Much has been written about foxhunting in England over the past few years, the final drama playing itself out in the House of Lords that banned foxhunting forever in The British Isles. Our American heritage of foxhunting dates back to colonial days, and was enjoyed by farmers and landed gentry alike. Our first president, George Washington, kept a pack of hounds and hunted several times a week.
Over the years, foxhunting in North America has evolved into its own distinctive flavor, much different from the British sport. Today, people in all walks of life enjoy foxhunting: ranchers, teachers, nurses, doctors, pony club members, and college students. The truth in North America is that we emphasize the thrill of the chase rather than the kill. What brings hunters out week after week, sometimes in inclement conditions, is the companionship of like-minded people, the traditionalism of the sport, and the exhilaration of riding in the glorious New Mexico countryside. “One of the first questions we are asked is “do you kill the coyote,” said Jim Nance, Master Juan Tomas Hounds and a Regional Director of the Masters of Fox Hounds Association of America. “My reply is that if we only wanted to kill them, we would use a gun. We always have a wonderful time hunting even on a day that we never see a coyote.”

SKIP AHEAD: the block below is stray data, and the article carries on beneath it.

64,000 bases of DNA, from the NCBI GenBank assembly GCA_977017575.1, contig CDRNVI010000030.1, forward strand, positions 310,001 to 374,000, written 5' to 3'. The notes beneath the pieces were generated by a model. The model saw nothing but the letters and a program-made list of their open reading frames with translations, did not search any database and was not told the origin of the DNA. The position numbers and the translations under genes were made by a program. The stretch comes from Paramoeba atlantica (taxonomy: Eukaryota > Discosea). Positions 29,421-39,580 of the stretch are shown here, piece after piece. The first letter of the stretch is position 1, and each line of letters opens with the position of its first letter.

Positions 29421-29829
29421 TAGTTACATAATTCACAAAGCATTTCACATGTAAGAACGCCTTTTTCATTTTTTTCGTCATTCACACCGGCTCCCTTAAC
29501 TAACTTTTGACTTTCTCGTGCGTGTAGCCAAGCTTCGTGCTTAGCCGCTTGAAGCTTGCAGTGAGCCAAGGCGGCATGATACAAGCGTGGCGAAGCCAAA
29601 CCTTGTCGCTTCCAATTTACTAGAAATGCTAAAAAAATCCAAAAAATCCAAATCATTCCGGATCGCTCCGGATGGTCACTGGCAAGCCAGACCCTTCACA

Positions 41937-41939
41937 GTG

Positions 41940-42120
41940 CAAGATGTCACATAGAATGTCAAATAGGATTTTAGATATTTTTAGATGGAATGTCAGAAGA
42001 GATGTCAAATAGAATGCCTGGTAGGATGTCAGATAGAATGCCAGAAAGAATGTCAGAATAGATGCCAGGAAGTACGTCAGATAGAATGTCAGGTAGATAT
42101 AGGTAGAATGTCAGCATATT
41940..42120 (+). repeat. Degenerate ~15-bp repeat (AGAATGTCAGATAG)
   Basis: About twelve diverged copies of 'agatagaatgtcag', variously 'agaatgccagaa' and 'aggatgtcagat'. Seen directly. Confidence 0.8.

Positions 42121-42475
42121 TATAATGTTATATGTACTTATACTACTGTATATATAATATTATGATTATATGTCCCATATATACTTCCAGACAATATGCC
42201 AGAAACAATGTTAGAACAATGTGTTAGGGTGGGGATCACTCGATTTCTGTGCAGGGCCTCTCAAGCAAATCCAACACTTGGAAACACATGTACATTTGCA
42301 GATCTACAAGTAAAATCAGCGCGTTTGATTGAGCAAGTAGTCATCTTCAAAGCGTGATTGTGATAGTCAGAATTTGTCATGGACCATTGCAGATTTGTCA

The Thrill of the Chase
The term foxhunting can apply to the red fox, gray fox and coyote, and what you hunt depends on what area of the country you are in. In the southwest, we follow the hounds on horseback as they follow the coyote, often at a fast pace. The coyote is hunted rather than the fox, because the coyote is in such abundance here. By contrast, the coyote is bigger, stronger, faster, and cleverer than the fox. Each coyote has its own pattern that it will run when being pursued.
Riders in the hunt are divided into two or three groups called fields. The first field follows the hounds as closely as possible. Riders in this field should be able to jump. The second field riders need not jump, and follow at a moderately fast pace. Third field follows at a slower pace. New members are assigned to the third field until the field master assesses their riding ability and their horses’ behavior.